A monument stands at the site of the former Oriental Library, which also served as the headquarters of the armed uprising of workers in 1927 in Shanghai.
THE Oriental Library, considered the most beautiful library in the East in the 1920s, was destroyed by Japanese bombs and arson in 1932 at the height of the First Battle of Shanghai in the China’s War of Resistance Against Japanese Aggression (1931-1945).
The historical site today is marked by a monument on the grounds of a vocational school on Baoshan Road in Jing’an District.
More than just a repository of knowledge, the library also once served as the headquarters of an armed uprising of workers in Shanghai, led by Zhou Enlai, who became the first premier of China.
Built by the Commercial Press and opened to the public in 1926, the five-floor library served about 30,000 people a year before its destruction. Most of its collection came from publisher Zhang Yuanji and from donations at home and abroad. At its height, the collection numbered more than 510,000 volumes.
Some of the more renowned tomes included those of Mao Dun, a novelist who once worked for the Commercial Press.
Alongside ancient texts were foreign and domestic books espousing communist doctrine and the global revolutionary cause.
“The Commercial Press at that time was not only a gathering place for workers but also for intellectuals,” said Wang Yaohua of Shanghai’s publishing industry association, who has written several books on the publishing history of the city.
“Most of them were knowledgeable and yearning for a better life and society,” he said. “It was easy for them to embrace communist theories.”
The Oriental Library not only provided a wellhead of revolutionary ideas, but has also played a significant role in the Chinese Communist Party’s victorious third armed uprising of workers.
In February 1927, some 360,000 workers in Shanghai staged a strike in support of the Party. The walkout later turned into the second uprising organized by the Party, though it was brutally quelled by armed troops from enemy warlords.
During what was one of the city’s darkest periods, the Party decided to stage a third armed uprising on March 21, 1927. Zhou Enlai and Zhao Shiyan were the frontline leaders.
More than 5,000 workers from power stations, silk factories, gold and silversmiths and other labor units took up their positions and recovered lost ground in the city from the enemy.
Wang Yaohua, vice president of Shanghai’s publishing industry association, looks for books about the Oriental Library in his office.
The Zhabei area, however, proved a tough nut to crack. One of the picketing teams there was comprised mainly of printers from the Commercial Press.
The Oriental Library, at that time, was an excellent site to defend but a hard one to attack because of its special structure and abundant armory. To protect rare books in the library, workers chose not to attack, but rather surrounded the building.
The stalemate lasted overnight. The next day, when reinforcements failed to materialize, enemy forces inside the library tried to retreat through a back door. They were captured by the workers, and the library fell back into the hands of the revolutionaries.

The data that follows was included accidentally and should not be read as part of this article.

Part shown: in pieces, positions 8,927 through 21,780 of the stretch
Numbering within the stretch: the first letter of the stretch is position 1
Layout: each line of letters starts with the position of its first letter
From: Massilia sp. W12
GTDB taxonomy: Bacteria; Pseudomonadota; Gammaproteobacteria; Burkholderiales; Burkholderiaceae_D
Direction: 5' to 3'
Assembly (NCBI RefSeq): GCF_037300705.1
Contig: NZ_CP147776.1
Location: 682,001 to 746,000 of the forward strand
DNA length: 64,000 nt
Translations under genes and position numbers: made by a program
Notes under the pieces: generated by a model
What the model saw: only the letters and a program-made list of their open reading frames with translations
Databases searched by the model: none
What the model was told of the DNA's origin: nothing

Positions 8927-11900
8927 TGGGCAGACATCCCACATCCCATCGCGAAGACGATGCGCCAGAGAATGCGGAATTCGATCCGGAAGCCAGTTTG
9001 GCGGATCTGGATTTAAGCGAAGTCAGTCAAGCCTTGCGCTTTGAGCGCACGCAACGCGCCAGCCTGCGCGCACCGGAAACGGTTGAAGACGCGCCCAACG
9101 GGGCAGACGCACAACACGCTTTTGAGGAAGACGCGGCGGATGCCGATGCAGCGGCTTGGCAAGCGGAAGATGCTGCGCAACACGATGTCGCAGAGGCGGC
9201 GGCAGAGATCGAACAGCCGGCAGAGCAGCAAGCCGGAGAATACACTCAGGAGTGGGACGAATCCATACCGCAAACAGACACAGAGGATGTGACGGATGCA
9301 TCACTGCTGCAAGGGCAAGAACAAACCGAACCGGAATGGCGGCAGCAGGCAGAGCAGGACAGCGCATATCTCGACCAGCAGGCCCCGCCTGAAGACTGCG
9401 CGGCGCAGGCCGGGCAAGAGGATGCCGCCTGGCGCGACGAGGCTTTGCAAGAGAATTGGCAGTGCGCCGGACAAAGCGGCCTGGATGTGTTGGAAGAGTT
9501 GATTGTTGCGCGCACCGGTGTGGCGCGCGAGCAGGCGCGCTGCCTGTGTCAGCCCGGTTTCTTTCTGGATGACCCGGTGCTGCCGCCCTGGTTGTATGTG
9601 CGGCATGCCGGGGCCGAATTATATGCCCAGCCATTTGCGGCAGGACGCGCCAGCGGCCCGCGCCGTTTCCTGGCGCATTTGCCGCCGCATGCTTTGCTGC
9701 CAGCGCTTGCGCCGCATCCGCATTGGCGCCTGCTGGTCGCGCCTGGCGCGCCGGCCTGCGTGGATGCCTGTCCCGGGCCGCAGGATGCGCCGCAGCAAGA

After that, the building became the headquarters for a siege on the enemy at the North Railway Station. The assault was led by Zhou Enlai.
“Using the building as headquarters probably had to do with the number of workers from the Commercial Press and their high sense of politics,” Wang said. “Well-known communists like Chen Yun (a Party patriarch) and Mao Dun were both in that group.”
After the library was bombed by Japanese in 1932, it was set alight. Many rare books were reduced to ash. Suspicion at the time blamed the fire on Japanese ronin, or masterless samurais, who didn’t think the bombing had destroyed the building enough.
The bombed exterior of the Oriental Library during the First Battle of Shanghai in the China’s War of Resistance Against Japanese Aggression (1931-1945).
The charred remains of the Oriental Library stood for years as a stark reminder of a vicious enemy, according to a report in the old Shanghai Evening Post & Mercury.
“When I wandered through the ruins, my mind went to the countless lost precious books,” wrote a newspaper reporter. “That one day, they all became sacrifices to the god of war.”
Wu Tiecheng, mayor of Shanghai in those years, said in a speech that without any Japanese declaration of war, thousands of buildings in Jiangwan town and Zhabei District had still been razed.
Cultural institutions like the Commercial Press, the Oriental Library and colleges became targets of Japanese bombs and arson.
The press and library staff expressed a deep sense of grief over the loss of their beloved building. In 1933, the Commercial Press set up a Revival Committee for the library. Committee members included the revered educator Cai Yuanpei, author Hu Shi, former library curator Wang Yunwu and banker Chen Guangfu.
In the following year, the committee accepted donations of 3,000 books from German academic societies, and 1,000 books from French charities. The books, along with others that were amassed, were all donated to the government after liberation in 1949.
Shanghai Daily visited the monument at the Shanghai Shibei Vocational High School one Wednesday afternoon. It sits on a quiet grassy area surrounded by woods and serves as a reminder to later generations of the heroism and dedication of citizens who helped build modern-day China.
“Some people come here during the Qingming Festival,” a security guard of the school told Shanghai Daily.